USDA Reports Preview
By Darin Newsom
DTN Senior Analyst
OMAHA (DTN) — The most-watched numbers in the December round of USDA reports are expected to be world production and ending stocks estimates.
USDA will release its Crop Production and monthly World Agricultural Supply and Demand Estimates (WASDE) reports at 11 a.m. CST Tuesday.
Pre-report estimates for the domestic corn situation are at once interesting and amusing. According to news accounts, the average ending stocks guess came in at 1.861 billion bushels as compared to USDA’s November projection of 1.887 bb. Where are the adjustments expected to be made to create the decrease? Nobody really seems to know. Truth be told, the high side of the pre-report range of 2.013 bb is likely closer to what the fundamental situation could be if demand is overestimated as widely believed.
On the world stage, global ending stocks are expected to fall slightly from the November estimate of 164.3 million metric tons. Pre-report prognostications averaged 163.9 mmt, and like the domestic situation, are accompanied by no explanation as to why. Could global demand be on the upswing? Possibly, though there doesn’t seem to be many confirming market indicators at this time.
How big will big be? That is the question those interested in soybeans will be tracking when global production numbers are released. Heading into the WASDE report, talk of Brazil raising a 90 mmt crop has been growing in volume. And like a coffee shop roundtable, the Argentine crop is boasted to be approaching 55 mmt. All of this is expected to result in global ending stocks of 71.1 mmt, up from the November estimate of 70.2, though again, the high side guess of 72.9 may seem more realistic.
Domestically, ending stocks are supposed to fall 16 mb from USDA’s November projection of 170 mb to the average pre-report estimate of 154 mb. If this happens, it will be interesting to see how it is achieved. Since August, USDA has refused to acknowledge its own export total for 2012-2013 of 1.33 bb. But, since it unexpectedly (and quietly) upped 2012 production in its November report by a convenient 19 mb, the government may now feel like it can increase export demand to what actually occurred. Taking another 10 mb off 2012-2013 ending stocks would decrease 2013-2014 beginning stocks by a like amount, resulting in the projected decrease in ending stocks. Stay tuned for more fun and frivolity in soybeans.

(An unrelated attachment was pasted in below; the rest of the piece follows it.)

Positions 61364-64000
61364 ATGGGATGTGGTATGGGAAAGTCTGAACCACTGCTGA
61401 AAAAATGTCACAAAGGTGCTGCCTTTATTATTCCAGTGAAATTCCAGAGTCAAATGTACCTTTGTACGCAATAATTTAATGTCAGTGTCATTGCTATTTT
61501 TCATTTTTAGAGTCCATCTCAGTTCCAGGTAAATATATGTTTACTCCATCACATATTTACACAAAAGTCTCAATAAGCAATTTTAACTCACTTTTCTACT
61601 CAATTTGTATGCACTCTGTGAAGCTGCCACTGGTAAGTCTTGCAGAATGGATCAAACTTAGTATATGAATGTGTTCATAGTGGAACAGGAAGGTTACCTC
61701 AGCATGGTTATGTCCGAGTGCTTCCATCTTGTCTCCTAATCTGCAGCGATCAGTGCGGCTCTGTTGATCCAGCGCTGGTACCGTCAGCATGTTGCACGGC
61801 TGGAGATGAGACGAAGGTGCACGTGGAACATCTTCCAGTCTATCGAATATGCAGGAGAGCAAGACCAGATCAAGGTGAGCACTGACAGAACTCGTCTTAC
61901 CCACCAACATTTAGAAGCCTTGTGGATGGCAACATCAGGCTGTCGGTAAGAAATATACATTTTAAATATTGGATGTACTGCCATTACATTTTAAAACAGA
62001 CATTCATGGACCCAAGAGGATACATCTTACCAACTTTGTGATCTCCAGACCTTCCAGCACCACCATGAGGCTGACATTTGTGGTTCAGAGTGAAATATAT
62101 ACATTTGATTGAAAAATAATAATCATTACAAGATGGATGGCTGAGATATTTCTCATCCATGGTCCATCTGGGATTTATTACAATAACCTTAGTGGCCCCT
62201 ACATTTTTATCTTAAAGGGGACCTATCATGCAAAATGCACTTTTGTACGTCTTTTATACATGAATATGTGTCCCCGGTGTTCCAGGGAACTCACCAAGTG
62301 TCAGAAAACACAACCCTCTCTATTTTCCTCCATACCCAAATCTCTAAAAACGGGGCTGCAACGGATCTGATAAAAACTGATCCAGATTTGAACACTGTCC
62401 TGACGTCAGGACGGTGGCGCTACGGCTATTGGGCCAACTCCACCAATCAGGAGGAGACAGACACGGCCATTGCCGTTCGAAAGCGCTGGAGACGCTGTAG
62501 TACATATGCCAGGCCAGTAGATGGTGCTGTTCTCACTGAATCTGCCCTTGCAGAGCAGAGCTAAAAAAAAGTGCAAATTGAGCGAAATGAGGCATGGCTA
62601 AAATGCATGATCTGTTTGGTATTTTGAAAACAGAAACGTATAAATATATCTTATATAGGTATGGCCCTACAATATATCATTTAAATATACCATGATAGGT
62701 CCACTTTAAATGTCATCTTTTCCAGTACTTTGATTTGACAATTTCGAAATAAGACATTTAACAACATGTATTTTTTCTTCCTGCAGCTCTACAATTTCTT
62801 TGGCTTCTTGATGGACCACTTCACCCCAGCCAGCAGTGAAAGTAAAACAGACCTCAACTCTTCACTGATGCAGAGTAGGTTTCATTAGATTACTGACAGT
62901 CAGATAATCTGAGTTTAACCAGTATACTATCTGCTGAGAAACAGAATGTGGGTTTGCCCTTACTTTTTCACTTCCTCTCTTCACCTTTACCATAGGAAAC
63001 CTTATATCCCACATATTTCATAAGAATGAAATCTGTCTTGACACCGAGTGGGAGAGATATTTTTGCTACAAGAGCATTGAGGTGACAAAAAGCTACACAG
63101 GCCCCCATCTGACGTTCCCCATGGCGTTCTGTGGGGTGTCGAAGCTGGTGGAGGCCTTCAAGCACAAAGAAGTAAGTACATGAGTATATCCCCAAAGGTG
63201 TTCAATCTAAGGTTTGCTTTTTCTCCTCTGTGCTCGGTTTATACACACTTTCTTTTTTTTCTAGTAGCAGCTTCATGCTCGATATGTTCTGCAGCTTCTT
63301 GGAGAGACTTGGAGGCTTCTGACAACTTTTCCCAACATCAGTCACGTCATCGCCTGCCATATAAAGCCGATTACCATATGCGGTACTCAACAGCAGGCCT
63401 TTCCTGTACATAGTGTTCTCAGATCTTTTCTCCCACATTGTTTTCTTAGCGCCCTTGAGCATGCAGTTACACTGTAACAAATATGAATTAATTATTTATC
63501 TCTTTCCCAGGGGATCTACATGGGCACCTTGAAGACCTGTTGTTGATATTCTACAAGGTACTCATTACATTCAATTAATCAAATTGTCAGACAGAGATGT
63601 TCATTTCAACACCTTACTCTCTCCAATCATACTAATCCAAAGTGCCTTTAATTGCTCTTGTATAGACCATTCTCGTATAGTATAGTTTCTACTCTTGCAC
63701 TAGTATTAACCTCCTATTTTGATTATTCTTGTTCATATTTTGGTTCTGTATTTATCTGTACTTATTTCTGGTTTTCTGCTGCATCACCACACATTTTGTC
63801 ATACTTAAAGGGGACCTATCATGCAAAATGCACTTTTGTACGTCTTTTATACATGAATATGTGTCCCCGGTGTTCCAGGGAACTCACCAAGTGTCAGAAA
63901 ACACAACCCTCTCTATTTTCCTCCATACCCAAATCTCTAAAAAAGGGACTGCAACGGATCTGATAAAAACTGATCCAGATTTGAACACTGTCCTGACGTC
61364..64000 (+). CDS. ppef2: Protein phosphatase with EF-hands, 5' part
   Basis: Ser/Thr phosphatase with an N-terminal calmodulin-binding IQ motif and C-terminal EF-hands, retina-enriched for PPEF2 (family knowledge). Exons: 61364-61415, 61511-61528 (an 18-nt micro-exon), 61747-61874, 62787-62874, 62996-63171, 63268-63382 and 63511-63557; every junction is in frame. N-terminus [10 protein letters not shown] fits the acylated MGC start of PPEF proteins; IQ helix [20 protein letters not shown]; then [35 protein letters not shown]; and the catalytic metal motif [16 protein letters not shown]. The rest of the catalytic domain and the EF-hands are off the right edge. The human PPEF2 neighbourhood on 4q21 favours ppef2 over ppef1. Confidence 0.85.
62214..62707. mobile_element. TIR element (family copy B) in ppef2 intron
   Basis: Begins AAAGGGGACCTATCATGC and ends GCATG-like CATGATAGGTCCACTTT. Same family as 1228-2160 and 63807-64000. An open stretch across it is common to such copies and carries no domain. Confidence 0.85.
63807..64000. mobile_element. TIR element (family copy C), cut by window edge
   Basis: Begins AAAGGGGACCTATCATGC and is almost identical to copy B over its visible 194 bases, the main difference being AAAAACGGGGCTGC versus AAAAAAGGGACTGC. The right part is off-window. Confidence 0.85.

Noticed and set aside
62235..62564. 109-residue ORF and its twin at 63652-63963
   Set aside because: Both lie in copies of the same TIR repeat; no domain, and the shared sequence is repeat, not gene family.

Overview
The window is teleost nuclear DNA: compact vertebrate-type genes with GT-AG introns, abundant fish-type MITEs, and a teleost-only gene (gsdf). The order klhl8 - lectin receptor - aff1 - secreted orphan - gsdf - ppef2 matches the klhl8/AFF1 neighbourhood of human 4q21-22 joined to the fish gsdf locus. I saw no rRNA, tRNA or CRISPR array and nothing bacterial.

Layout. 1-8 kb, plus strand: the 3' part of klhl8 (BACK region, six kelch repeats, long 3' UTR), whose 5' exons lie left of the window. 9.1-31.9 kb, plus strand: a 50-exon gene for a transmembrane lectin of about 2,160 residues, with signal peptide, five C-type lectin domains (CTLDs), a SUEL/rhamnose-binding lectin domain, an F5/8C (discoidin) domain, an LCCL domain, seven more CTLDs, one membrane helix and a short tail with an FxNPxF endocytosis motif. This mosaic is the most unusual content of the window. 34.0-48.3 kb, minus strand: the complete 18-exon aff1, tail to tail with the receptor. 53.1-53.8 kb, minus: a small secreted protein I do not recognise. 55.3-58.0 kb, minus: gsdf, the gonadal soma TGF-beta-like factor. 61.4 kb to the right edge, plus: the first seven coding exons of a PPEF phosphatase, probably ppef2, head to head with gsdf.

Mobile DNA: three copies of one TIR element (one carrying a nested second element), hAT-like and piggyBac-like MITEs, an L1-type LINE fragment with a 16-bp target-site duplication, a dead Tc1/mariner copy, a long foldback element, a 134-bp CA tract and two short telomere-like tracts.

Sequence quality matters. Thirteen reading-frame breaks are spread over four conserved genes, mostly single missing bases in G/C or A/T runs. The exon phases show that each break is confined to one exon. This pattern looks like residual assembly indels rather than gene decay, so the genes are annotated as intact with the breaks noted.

The recent release of the latest Stats Can report could steal the thunder from WASDE. The Canadian government estimated the wheat crop at 37.5 mmt, as compared to the November WASDE estimate of 33.2 mmt. A look at the average pre-report figure of 178.8 mmt for global ending stocks would seem to reflect the idea that world production, not just in Canada, is likely to see strong increases. The November ending stock number came in at 178.5 mmt.
Domestically, the average pre-report guess of 553 mb is somewhat of a head-scratcher. Like corn and soybeans, this is a decrease from what was seen in November, making one wonder if USDA really knew what it was doing shortly after firing up again following the government shutdown.
WHAT THE MARKET THINKS
Soybeans: The more interesting divergence between the market’s view of real fundamentals and UDSA’s sometimes fantasy land is in soybeans. USDA is expected to be extremely bearish with its global numbers, yet the forward curve for soybeans (series of futures spreads) remains inverted, reflecting a long-term bullish market outlook toward supply and demand. Who will be right and who will be wrong? If history is any indicator, the market usually wins.
Corn: Corn spreads are also interesting heading into the reports. While average estimates show an expected decrease in both domestic and global ending stocks, the carry in corn’s forward curve continues to indicate a neutral-to-bearish long-term market view of fundamentals. While it may not be a surprise to see USDA make some cuts, the market isn’t indicating the degree of the decrease will be as large as expected.
Wheat: Because of variable storage rates, wheat spreads remain a difficult read. Yet the strong carry seen, particularly in Chicago but also Kansas City and Minneapolis, would suggest the idea of larger world ending stocks is possible. Given the depth charge sent by Stats Can, it will be interesting to see how the Minneapolis spring wheat market reacts following the release of the WASDE report.
|U.S. ENDING STOCKS (million bushels) 2013-2014|
|WORLD ENDING STOCKS (million metric tons)|
|WORLD PRODUCTION (million metric tons)|
Darin Newsom can be reached at email@example.com
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